And so, the medical system failed the American people, and left millions addicted and tens of thousands dying of overuse. The National Capital Poison Center writes, “Deaths due to heroin-related overdose increased by 286% from 2002 to 2013, and approximately 80% of heroin users admitted to misusing prescription opioids before turning to heroin.” This brings us to today, and the use of prescription and non-prescription opioids.
How Other Countries are Impacting the Opioid Crisis in America
While we can turn much of the blame for the current opioid predicament on the medical community and overzealous pharmaceutical representatives, this isn’t the whole story. There’s still the question of where the American people are obtaining so many illegal drugs in the first place. If the medication is being more properly regulated and doctors are aware of the addiction and fatality figures involved in opioids, how are they so prevalent among the general population? This brings us to the international factor impacting the current crisis.
There’s a lot of confusion regarding the delivery of drugs into the United States and where the majority hails from. While television programs and movies lead us to believe that it comes up through the Northern Triangle of Central America, most heroin and illegal opioid products creep in through Mexico and Afghanistan. The Advocacy for Human Rights in the Americas reports, “U.S. officials estimate that 90 to 94 percent of heroin consumed in the United States today comes from Mexico, which is now producing about 70 tons per year. Another four to six percent comes from Asia, principally Afghanistan, the origin of most heroin consumed elsewhere in the world. About two percent of heroin that reaches the United States comes from Colombia, and a negligible amount is made in Guatemala.” This leads us to ask, “couldn’t we just increase border control and halt drug smuggling in its tracks?” Surely, placing more officers at border crossings could contain the issue of illegal immigrants crossing into America with drugs, right? Wrong.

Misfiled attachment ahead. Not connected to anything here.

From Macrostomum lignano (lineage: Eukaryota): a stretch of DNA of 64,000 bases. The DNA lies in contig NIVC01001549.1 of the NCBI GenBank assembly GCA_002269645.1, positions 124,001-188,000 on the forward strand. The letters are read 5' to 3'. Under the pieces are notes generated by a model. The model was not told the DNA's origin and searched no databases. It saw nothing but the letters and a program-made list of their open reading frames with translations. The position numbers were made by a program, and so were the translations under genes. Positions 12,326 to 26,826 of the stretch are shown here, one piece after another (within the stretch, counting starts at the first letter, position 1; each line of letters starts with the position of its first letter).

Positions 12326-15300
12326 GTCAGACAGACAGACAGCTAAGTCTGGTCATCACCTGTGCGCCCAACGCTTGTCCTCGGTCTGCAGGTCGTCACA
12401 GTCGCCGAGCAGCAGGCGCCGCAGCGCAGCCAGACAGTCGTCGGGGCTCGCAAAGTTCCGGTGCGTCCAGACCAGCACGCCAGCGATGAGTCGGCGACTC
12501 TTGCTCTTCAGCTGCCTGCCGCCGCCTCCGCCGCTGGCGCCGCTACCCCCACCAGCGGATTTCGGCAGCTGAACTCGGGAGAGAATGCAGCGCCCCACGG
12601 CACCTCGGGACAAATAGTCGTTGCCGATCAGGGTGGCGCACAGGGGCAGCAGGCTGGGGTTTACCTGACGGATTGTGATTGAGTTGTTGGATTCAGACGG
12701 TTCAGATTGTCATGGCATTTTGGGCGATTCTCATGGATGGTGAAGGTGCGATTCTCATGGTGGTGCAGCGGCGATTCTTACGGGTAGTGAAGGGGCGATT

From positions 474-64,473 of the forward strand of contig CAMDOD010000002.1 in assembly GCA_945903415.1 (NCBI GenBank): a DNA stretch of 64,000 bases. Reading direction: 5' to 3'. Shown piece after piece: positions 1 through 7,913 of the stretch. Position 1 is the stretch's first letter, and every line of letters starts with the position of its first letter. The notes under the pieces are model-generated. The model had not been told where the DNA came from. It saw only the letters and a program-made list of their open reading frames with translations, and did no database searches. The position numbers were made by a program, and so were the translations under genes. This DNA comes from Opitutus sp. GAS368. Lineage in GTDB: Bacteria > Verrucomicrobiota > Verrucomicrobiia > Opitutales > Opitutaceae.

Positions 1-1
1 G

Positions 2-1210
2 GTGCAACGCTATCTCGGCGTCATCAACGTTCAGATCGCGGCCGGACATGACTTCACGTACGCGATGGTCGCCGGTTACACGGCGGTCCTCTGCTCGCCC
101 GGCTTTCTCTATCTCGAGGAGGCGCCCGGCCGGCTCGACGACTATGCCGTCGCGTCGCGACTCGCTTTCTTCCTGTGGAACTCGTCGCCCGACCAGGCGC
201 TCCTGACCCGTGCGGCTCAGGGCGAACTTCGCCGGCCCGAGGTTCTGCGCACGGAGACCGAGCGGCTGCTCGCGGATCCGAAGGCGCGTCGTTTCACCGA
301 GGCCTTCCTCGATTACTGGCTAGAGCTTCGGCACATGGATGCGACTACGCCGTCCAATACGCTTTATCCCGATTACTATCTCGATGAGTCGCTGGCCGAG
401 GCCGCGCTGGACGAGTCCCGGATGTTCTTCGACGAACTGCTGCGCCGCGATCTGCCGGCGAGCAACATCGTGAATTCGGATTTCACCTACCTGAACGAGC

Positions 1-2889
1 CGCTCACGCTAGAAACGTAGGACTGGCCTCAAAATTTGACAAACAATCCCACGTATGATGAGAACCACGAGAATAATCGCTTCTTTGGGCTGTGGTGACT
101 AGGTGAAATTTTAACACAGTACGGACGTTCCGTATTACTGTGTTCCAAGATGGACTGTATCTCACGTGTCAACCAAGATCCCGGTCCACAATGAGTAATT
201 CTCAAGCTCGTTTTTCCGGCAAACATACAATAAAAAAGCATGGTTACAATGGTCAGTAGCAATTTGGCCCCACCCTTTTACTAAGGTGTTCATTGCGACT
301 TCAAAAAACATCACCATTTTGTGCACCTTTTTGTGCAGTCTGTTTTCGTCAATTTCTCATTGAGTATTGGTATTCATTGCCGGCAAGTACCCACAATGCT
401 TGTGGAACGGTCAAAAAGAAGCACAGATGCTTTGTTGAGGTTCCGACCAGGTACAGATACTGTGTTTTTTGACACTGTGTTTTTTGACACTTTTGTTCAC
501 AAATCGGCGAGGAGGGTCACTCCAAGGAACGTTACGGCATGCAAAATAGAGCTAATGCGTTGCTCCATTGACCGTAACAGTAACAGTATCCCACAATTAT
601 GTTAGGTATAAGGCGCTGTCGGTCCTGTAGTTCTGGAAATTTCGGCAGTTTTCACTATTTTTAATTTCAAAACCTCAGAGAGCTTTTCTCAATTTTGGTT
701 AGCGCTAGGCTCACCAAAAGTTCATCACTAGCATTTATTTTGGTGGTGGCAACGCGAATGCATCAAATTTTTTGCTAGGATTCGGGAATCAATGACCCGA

Drug smuggling has become a fine art, and the distributors of heroin pass through our borders unnoticed. There are 48 entry points officially used to accept deliveries and passengers into America from Mexico. This is where the heroin enters, right under our noses in transport trucks, hidden in plain sight with American Citizens, and concealed in passenger vehicles travelling “home from vacation.” It’s risky business, but it works, and roughly 50 tons are delivered into the U.S. each year, of which only about 6-7 tons are seized at borders.
China’s Role in the Epidemic
While Afghanistan is known to be the top producer of heroin, it’s not the only Asian country with hands in the opioid problem. China has been fingered as a huge benefactor in the delivery of heroin, and more dangerously, fentanyl.